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nodding spasm [keywords]
- [A male case of subcortical band heterotopia with somatic mosaicism of DCX mutation]. [English Abstract, Journal Article]
- No To Hattatsu 2013 Sep; 45(5):371-4.
This report describes a male case of subcortical band heterotopia (SBH) with somatic mosaicism of doublecortin (DCX) mutation. His brain MRI revealed bilateral SBH with anterior dominant pachygyria. Although he had infantile spasms from 5-months old and showed mild developmental delay, he responded well to vitamin B6 and ACTH therapy. We conducted DCX mutation analysis using peripheral blood lymphocytes of the proband and his parents. Only the present case showed the mixture pattern of missense mutation (c. 167 G>C) and normal sequence of DCX gene indicating that the present case resulted from somatic mosaicism of de novo DCX mutation. Male patients with DCX mutations generally present with the classical type of lissencephaly, severe developmental delay, and intractable epilepsy. However, somatic mosaic mutation of DCX can lead to SBH in males.
- Early epileptic encephalopathies associated with STXBP1 mutations: Could we better delineate the phenotype? [JOURNAL ARTICLE]
- Eur J Med Genet 2013 Nov 1.
STXBP1 (MUNC18.1), encoding syntaxin binding protein 1, is a gene causing epileptic encephalopathy. Mutations in STXBP1 have first been reported in early onset epileptic encephalopathy with suppression-bursts, then in infantile spasms and, more recently, in patients with non syndromic mental retardation without epilepsy. We analyzed clinical evolution and brain magnetic resonance imaging in 7 patients (6 females, 1 male) with early onset epileptic encephalopathies associated with STXBP1 mutations. We documented a peculiar brain MRI aspect characterized by frontal hypoplasia and a thin and dysmorphic corpus callosum. The course of the epilepsy was relatively benign. These clinical and neuroradiological features could orient the clinician in selecting patients' candidate to genetic testing for STXBP1 gene.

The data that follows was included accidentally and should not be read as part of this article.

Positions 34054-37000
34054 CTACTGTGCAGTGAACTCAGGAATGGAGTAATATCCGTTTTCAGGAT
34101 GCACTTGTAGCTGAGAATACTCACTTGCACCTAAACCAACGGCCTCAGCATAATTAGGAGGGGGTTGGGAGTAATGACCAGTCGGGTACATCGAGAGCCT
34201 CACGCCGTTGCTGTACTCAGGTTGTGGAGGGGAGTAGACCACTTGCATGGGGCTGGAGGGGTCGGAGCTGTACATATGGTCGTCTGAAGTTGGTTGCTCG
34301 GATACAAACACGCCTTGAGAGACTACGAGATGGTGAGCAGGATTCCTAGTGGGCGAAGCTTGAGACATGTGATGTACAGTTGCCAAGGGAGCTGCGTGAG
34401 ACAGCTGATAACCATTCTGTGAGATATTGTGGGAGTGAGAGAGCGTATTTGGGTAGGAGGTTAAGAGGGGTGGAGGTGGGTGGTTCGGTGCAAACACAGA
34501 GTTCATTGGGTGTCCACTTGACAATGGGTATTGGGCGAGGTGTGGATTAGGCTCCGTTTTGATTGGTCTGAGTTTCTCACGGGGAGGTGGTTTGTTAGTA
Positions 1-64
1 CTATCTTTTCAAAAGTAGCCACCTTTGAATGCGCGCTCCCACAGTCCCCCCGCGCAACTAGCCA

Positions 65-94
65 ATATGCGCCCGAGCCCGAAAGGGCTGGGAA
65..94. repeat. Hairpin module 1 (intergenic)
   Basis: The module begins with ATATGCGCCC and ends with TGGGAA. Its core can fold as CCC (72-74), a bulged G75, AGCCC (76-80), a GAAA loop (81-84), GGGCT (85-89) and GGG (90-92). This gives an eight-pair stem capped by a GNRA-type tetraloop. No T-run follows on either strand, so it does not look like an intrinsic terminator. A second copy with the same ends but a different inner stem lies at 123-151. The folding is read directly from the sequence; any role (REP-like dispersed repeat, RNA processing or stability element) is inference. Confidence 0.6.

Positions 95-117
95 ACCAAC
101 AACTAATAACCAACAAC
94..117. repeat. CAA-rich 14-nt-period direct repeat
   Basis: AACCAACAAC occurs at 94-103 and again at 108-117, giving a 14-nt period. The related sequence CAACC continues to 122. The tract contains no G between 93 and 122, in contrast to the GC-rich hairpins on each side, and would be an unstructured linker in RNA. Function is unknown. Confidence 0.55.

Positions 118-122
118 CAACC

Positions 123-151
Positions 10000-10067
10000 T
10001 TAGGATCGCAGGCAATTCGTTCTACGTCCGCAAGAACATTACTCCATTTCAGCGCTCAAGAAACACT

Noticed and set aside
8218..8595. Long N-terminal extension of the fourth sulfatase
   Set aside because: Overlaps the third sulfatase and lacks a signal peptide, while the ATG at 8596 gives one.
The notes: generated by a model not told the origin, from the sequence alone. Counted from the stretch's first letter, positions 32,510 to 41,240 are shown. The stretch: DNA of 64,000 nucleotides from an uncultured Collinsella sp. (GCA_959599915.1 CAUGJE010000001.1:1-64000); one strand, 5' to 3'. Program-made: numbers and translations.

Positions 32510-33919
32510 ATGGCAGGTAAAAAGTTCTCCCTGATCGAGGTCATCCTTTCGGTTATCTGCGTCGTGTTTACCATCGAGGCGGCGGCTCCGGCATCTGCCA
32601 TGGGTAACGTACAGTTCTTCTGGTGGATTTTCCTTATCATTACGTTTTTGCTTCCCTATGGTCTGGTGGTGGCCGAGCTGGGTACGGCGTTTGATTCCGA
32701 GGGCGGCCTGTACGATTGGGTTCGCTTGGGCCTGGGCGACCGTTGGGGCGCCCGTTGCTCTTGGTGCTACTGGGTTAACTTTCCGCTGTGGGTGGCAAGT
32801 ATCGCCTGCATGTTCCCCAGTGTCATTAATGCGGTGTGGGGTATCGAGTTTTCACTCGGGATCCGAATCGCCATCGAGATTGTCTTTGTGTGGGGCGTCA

- Epileptic and electroencephalographic manifestations of guanidinoacetate-methyltransferase deficiency. [JOURNAL ARTICLE]
- Epileptic Disord 2013 Oct 28.
Aim. Describe the seizure-related manifestations of guanidinoacetate methyltransferase (GAMT) deficiency in two new cases and compare these to the related literature. Methods. We reviewed the clinical and electroencephalographic manifestations of two siblings with GAMT deficiency. We also performed a thorough literature review of all cases of GAMT deficiency, using the PubMed database, and compared our findings to those previously reported. Results. One sibling presented with Lennox-Gastaut syndrome while the second had manifestations of late-onset West syndrome. Based on a literature search, we found that the clinical picture of GAMT deficiency has been described in a total of 58 cases, including our two patients, 45 of whom had at least some description of EEG and/or seizure manifestation. Epilepsy was present in 81%, with age at onset usually between 10 months and 3 years. Drug resistance was observed in approximately 45%. Initial seizures were febrile, tonic, or tonic-clonic. Drop attacks and generalised seizures were the most frequent seizure type. Absence and febrile seizures also occurred. Less frequently, focal seizures and late-onset infantile spasms (one prior case) were observed. Multifocal spikes and generalised <3-Hz-spike slow waves were common while only one prior single case report of hypsarrhythmia was described. Lennox-Gastaut syndrome was common, while progressive myoclonic epilepsy was also, less frequently, reported. Conclusions. To our knowledge, this is the second report of the occurrence of West syndrome in GAMT deficiency. The majority of patients with GAMT deficiency have seizures and approximately half are drug-resistant. Late-onset of hypsarrhythmia and/or epileptic spasms could potentially prove to be a distinctive, albeit infrequent, feature of this treatable metabolic disorder.
- YouTube as a Source of Information for Children with Paroxysmal Episodes. [JOURNAL ARTICLE]
- Klin Padiatr 2013 Oct 24.